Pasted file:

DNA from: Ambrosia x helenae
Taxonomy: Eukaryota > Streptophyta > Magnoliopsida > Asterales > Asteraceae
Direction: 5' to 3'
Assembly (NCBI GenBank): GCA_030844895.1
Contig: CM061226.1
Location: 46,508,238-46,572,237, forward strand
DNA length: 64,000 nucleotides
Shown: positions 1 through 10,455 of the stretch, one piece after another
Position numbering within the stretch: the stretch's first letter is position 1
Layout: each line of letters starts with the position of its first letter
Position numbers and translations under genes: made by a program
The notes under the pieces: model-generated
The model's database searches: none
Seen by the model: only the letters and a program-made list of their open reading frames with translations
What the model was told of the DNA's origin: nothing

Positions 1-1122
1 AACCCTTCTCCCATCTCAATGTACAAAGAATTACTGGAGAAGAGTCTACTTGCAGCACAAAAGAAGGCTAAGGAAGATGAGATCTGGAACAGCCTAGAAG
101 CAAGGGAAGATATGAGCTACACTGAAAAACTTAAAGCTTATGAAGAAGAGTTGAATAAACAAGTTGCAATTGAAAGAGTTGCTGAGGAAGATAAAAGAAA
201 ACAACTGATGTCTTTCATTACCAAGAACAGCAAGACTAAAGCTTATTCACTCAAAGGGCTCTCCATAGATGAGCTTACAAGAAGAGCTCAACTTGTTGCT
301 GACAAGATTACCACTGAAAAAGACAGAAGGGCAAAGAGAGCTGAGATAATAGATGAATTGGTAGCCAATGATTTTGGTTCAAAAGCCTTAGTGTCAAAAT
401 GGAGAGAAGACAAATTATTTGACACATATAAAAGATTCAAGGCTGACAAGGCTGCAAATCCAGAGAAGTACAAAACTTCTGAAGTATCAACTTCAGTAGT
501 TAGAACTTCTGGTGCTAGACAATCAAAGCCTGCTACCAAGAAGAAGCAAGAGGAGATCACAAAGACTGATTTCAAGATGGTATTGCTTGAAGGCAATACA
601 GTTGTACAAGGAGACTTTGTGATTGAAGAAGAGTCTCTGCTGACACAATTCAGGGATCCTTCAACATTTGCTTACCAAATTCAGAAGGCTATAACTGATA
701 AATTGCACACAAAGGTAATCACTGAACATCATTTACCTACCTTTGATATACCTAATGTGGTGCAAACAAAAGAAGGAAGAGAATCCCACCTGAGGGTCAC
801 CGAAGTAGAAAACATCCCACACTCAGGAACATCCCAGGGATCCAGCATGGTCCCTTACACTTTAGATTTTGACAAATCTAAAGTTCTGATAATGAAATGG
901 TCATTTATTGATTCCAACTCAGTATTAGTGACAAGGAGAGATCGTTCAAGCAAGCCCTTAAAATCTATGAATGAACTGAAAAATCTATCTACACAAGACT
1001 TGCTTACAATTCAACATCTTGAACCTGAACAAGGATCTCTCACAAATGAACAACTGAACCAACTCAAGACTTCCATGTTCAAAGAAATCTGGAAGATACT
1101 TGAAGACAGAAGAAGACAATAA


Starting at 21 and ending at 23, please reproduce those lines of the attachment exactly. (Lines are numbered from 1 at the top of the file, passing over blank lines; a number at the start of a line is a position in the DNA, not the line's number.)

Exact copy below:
401 GGAGAGAAGACAAATTATTTGACACATATAAAAGATTCAAGGCTGACAAGGCTGCAAATCCAGAGAAGTACAAAACTTCTGAAGTATCAACTTCAGTAGT
501 TAGAACTTCTGGTGCTAGACAATCAAAGCCTGCTACCAAGAAGAAGCAAGAGGAGATCACAAAGACTGATTTCAAGATGGTATTGCTTGAAGGCAATACA
601 GTTGTACAAGGAGACTTTGTGATTGAAGAAGAGTCTCTGCTGACACAATTCAGGGATCCTTCAACATTTGCTTACCAAATTCAGAAGGCTATAACTGATA